Animal Care


HampsterThe Right Pet for You?

Hamsters are lively, clean, interesting to look at and happy to live alone. They can take time to become tame and need to have peace and quiet during the day because they are nocturnal.

What do Hamsters need?

  • To live alone. 
  • Daily feeding on a mixed diet of seeds, grains, nuts and washed fruit and vegetables. 
  • A constant supply of fresh, clean drinking water in a drip-feed bottle with a metal spout. 
  • A large home that is kept in a warm place indoors, out of direct sunlight. 
  • A nest box inside their home. The hamster needs somewhere it can burrow out of sight to sleep and hoard food. 
  • A clean layer of peat or sawdust on the floor of their home with soft hay and clean white kitchen paper for bedding. Do not use newspaper or cotton wool. 
  • Plenty of exercise. A solid exercise wheel (no open rungs) should be fixed to the wall of the hamster's home. 
  • Toys to play with, like cardboard tubes and wooden cotton reels. 
  • Their home to be tidied every day and thoroughly cleaned every week. 
  • A hardwood gnawing block to wear down long teeth.
  • To be brushed every day, especially if they have long hair. 
  • Lots of quiet time during the day. 
  • To be taken to a vet if they are ill or injured. 
  • To be looked after when you are away on holiday.

Life span
Hamsters live for up to two years.

In the wild, hamsters make underground homes and have strong nest building instincts. They are nocturnal, which means they are active at night and should be left alone and quiet during the day. If the temperature becomes too cold, they may go into a deep sleep called hibernation. When two or more hamsters are put together they usually fight, so it is best to keep just one hamster.

Pick up a hamster very gently using both hands as a scoop and stay close to the ground or over a flat surface. Hamsters move very quickly and are likely to jump or fall if they are frightened.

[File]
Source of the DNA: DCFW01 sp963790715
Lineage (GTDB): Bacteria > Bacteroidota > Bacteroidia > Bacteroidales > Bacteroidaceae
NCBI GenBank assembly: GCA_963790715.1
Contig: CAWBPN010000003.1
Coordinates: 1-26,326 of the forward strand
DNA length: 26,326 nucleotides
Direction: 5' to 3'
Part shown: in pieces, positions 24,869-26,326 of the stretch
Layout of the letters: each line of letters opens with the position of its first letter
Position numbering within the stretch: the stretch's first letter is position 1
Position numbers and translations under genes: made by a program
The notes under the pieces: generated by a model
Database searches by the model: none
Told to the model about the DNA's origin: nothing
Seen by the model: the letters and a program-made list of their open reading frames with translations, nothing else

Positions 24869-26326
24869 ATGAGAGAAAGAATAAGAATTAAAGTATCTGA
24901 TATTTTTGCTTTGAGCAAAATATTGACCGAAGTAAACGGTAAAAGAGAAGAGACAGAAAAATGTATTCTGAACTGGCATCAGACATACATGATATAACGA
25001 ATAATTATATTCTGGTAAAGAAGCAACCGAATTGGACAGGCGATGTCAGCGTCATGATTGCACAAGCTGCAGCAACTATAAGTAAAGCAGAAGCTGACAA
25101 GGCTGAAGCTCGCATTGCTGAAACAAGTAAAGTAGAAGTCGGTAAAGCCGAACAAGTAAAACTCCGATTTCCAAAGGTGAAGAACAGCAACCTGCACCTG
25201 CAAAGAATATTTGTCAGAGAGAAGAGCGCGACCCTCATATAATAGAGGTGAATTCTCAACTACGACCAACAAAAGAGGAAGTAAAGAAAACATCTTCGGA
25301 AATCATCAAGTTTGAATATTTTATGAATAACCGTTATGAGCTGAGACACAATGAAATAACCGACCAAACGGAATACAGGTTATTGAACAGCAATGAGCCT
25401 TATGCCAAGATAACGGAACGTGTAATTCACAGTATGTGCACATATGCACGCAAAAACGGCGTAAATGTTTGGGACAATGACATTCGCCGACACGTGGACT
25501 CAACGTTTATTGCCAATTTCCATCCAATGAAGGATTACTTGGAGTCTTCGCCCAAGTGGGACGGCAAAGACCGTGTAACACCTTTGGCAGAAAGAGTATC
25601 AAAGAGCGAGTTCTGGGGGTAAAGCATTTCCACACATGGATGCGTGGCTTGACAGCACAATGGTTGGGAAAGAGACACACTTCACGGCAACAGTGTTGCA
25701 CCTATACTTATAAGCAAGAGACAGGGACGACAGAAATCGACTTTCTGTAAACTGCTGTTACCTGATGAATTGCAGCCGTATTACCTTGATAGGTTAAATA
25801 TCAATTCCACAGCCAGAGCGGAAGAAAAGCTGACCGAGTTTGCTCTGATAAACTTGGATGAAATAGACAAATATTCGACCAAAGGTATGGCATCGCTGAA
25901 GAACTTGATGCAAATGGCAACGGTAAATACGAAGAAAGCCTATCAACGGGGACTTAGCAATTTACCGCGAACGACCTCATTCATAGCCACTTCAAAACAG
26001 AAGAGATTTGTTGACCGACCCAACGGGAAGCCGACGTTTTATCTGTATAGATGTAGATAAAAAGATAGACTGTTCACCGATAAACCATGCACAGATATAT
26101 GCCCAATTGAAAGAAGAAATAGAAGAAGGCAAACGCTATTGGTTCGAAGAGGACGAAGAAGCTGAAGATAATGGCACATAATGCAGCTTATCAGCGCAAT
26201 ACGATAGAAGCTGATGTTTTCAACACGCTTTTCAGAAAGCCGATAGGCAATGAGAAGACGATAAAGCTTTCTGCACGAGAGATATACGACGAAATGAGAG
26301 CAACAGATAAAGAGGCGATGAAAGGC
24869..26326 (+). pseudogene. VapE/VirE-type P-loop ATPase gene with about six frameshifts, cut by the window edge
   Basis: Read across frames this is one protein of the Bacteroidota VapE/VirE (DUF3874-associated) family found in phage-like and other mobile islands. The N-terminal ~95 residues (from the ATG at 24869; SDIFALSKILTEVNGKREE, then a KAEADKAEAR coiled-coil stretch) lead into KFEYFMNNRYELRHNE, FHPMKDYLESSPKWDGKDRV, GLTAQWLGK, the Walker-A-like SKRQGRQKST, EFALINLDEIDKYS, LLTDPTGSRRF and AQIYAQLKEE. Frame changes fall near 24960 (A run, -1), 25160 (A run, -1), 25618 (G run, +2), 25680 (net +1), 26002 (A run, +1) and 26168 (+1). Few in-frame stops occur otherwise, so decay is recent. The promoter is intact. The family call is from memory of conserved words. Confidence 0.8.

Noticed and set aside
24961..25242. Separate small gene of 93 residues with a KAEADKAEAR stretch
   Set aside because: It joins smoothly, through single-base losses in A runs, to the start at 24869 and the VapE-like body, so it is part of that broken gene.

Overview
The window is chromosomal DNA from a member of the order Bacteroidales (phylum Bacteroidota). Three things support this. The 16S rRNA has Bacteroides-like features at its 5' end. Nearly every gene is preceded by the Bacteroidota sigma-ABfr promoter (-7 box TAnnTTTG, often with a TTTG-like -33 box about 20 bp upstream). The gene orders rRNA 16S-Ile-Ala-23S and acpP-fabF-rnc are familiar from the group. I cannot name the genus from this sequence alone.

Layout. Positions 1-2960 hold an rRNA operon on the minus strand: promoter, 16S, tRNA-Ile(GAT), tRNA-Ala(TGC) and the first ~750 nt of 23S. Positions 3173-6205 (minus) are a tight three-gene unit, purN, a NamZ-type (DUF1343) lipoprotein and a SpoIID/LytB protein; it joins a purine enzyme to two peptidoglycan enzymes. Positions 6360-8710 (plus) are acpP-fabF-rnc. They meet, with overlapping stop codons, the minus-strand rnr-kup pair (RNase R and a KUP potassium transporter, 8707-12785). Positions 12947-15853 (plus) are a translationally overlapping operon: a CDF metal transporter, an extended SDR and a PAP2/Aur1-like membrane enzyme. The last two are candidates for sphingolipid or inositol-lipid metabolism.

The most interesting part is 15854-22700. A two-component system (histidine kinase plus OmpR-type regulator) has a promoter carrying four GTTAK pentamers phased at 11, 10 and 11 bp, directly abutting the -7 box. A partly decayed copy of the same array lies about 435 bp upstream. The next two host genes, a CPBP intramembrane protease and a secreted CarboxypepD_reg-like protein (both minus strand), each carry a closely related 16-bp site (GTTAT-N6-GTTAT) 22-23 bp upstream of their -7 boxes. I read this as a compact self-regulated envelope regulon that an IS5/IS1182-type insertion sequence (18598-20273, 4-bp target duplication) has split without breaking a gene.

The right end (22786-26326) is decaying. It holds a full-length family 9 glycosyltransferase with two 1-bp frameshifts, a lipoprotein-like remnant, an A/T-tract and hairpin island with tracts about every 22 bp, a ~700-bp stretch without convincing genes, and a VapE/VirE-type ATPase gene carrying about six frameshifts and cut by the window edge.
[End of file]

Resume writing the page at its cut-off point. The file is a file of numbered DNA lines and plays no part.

The DSPCA strongly advises that you do not breed from your gerbils as it is very difficult to find good homes for the young. The best way to ensure that gerbils do not breed is simply to keep males and females apart. A female gerbil has an average of five to seven litters during her life, with up to eight young in each litter.

If your hamster develops skin sores, bathe them with warm water containing a mild antiseptic. If they persist, seek veterinary advice. Loss of fur and sore skin could also indicate parasites or the fungal disease ringworm. Sore eyes can be caused by dusty bedding, old age or breathing problems. Ask your vet for advice. If your hamster becomes too cold and goes into hibernation it can be revived by warming gently in cupped hands or raising the temperature of the room. Hamsters may suffer from overgrown teeth and claws. Both can be trimmed by a vet if necessary. The lining of a hamster's cheek pouches is very delicate and can be damaged by wood splinters or sharp food. If any material becomes lodged in the pouches, seek veterinary advice straight away.

If a hamster is sneezing, breathing slowly and has a sore nose, it may have an infection that could develop into pneumonia. Keep the hamster warm and improve its diet, but seek veterinary advice if symptoms continue. Wet tail is a potentially fatal disease that is highly infectious. If a hamster is tired, loses its appetite and has watery diarrhoea, seek veterinary advice straight away.

Remember - a pet needs your time and interest for the rest of its life.


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